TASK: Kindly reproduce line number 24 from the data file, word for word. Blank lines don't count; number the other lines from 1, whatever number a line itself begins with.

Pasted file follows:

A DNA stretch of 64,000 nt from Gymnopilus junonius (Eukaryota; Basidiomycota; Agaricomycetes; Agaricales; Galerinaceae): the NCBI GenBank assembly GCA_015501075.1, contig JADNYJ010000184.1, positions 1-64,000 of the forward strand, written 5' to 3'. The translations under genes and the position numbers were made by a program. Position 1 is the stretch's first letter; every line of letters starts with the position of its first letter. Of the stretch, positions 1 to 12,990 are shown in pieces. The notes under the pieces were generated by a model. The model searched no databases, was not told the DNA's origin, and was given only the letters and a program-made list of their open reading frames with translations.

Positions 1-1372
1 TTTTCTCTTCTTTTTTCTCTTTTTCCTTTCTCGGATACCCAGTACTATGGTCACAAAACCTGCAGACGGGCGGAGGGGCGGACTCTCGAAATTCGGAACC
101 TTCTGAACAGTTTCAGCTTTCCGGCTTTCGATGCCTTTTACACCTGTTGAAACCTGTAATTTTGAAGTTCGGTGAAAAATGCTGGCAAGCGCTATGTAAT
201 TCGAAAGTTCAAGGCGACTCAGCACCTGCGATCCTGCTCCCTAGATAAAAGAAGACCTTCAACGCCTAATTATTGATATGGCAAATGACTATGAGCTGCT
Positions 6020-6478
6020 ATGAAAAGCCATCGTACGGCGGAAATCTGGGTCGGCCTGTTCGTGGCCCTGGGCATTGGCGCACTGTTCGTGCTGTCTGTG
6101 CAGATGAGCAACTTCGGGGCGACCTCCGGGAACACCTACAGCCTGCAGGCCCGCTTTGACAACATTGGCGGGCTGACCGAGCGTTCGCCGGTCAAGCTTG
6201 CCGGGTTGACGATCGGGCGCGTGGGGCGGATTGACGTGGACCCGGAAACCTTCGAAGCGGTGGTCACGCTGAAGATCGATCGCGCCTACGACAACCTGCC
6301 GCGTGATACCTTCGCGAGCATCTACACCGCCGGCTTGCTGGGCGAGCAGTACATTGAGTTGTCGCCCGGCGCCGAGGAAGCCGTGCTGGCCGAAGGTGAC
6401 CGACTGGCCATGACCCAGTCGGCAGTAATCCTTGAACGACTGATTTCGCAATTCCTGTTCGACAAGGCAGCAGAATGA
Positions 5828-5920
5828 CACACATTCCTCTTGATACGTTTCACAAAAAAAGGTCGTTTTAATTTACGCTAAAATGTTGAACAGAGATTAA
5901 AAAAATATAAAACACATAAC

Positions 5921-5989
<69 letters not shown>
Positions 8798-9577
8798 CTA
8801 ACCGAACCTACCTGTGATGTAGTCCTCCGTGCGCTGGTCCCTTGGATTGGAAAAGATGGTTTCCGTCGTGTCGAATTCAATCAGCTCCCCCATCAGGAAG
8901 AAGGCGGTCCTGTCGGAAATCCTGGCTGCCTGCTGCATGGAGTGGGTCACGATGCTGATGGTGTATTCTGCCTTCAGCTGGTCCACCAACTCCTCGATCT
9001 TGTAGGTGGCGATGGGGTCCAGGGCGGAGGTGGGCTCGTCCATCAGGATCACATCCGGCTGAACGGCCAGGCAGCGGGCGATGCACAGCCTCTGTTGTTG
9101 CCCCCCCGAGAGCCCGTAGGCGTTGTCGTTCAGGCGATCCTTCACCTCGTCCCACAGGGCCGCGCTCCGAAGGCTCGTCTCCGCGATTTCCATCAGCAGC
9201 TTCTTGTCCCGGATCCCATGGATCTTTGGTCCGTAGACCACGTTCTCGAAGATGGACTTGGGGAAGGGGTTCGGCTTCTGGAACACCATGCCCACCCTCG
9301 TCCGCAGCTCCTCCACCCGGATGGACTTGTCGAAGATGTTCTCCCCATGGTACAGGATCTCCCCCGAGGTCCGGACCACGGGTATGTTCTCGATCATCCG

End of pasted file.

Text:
9301 TCCGCAGCTCCTCCACCCGGATGGACTTGTCGAAGATGTTCTCCCCATGGTACAGGATCTCCCCCGAGGTCCGGACCACGGGTATGTTCTCGATCATCCG